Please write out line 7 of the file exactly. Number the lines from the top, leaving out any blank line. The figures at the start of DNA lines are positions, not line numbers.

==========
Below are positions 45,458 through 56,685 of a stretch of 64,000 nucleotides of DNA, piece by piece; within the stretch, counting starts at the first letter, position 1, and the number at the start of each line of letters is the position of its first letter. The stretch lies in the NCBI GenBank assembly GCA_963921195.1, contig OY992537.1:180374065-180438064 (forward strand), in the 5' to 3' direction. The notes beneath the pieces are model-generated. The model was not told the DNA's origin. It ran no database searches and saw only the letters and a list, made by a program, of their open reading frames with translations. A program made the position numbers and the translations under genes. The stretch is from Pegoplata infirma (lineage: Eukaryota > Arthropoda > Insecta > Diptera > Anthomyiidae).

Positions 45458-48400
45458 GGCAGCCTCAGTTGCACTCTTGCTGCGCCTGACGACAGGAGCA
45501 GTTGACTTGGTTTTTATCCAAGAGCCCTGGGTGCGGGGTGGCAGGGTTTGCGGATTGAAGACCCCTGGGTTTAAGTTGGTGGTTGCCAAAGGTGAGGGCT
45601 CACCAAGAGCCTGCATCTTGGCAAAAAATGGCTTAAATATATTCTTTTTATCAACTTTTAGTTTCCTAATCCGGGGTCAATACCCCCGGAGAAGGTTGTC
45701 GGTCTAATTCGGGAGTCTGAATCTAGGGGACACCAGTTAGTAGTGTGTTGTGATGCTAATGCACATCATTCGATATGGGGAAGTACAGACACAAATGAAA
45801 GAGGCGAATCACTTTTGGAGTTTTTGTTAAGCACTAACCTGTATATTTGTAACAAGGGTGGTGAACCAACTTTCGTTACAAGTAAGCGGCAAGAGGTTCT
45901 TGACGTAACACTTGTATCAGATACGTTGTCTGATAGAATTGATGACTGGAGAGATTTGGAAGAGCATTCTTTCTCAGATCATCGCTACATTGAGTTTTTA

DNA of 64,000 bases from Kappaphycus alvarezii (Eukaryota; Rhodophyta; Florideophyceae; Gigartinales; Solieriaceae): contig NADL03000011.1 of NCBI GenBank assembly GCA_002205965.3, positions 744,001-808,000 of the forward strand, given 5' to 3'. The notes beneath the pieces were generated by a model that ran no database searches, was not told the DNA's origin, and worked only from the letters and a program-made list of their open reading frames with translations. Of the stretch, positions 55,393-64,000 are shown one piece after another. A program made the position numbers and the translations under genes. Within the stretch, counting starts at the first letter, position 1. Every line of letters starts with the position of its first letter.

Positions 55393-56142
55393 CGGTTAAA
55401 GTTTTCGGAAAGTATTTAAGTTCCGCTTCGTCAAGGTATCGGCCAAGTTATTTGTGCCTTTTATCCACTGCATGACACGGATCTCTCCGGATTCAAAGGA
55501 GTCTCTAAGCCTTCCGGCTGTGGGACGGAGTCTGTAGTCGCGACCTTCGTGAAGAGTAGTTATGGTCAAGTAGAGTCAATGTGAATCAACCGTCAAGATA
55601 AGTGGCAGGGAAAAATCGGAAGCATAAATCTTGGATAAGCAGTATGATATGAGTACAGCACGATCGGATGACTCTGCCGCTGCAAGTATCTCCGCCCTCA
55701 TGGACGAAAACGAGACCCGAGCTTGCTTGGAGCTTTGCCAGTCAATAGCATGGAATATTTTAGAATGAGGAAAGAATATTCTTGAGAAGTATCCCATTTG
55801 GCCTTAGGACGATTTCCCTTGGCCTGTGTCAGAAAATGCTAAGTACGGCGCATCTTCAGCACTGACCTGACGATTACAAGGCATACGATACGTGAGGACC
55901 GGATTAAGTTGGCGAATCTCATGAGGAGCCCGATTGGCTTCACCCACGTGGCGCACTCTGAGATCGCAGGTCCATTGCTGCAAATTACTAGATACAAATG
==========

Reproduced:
45801 GAGGCGAATCACTTTTGGAGTTTTTGTTAAGCACTAACCTGTATATTTGTAACAAGGGTGGTGAACCAACTTTCGTTACAAGTAAGCGGCAAGAGGTTCT